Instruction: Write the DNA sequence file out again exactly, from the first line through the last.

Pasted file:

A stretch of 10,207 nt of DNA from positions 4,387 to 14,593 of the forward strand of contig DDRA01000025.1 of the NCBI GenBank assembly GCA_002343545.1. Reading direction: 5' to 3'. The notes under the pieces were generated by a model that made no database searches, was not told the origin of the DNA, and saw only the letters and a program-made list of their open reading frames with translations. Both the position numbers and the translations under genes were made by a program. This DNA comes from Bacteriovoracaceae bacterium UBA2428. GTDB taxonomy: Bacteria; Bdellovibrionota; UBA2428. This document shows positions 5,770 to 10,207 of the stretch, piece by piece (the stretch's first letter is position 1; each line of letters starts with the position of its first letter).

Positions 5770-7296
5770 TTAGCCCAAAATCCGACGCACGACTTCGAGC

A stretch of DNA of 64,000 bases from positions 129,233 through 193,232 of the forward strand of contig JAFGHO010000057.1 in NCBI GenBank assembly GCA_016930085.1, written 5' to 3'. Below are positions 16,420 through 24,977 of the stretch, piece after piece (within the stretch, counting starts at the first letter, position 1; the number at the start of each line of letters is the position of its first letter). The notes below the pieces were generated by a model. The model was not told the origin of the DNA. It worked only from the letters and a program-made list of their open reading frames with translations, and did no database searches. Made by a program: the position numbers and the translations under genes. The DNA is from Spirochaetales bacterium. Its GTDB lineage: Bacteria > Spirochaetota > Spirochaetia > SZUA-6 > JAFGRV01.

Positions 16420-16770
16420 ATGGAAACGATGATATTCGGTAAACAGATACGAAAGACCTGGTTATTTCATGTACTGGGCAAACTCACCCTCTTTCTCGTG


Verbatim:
A stretch of 10,207 nt of DNA from positions 4,387 to 14,593 of the forward strand of contig DDRA01000025.1 of the NCBI GenBank assembly GCA_002343545.1. Reading direction: 5' to 3'. The notes under the pieces were generated by a model that made no database searches, was not told the origin of the DNA, and saw only the letters and a program-made list of their open reading frames with translations. Both the position numbers and the translations under genes were made by a program. This DNA comes from Bacteriovoracaceae bacterium UBA2428. GTDB taxonomy: Bacteria; Bdellovibrionota; UBA2428. This document shows positions 5,770 to 10,207 of the stretch, piece by piece (the stretch's first letter is position 1; each line of letters starts with the position of its first letter).

Positions 5770-7296
5770 TTAGCCCAAAATCCGACGCACGACTTCGAGC

A stretch of DNA of 64,000 bases from positions 129,233 through 193,232 of the forward strand of contig JAFGHO010000057.1 in NCBI GenBank assembly GCA_016930085.1, written 5' to 3'. Below are positions 16,420 through 24,977 of the stretch, piece after piece (within the stretch, counting starts at the first letter, position 1; the number at the start of each line of letters is the position of its first letter). The notes below the pieces were generated by a model. The model was not told the origin of the DNA. It worked only from the letters and a program-made list of their open reading frames with translations, and did no database searches. Made by a program: the position numbers and the translations under genes. The DNA is from Spirochaetales bacterium. Its GTDB lineage: Bacteria > Spirochaetota > Spirochaetia > SZUA-6 > JAFGRV01.

Positions 16420-16770
16420 ATGGAAACGATGATATTCGGTAAACAGATACGAAAGACCTGGTTATTTCATGTACTGGGCAAACTCACCCTCTTTCTCGTG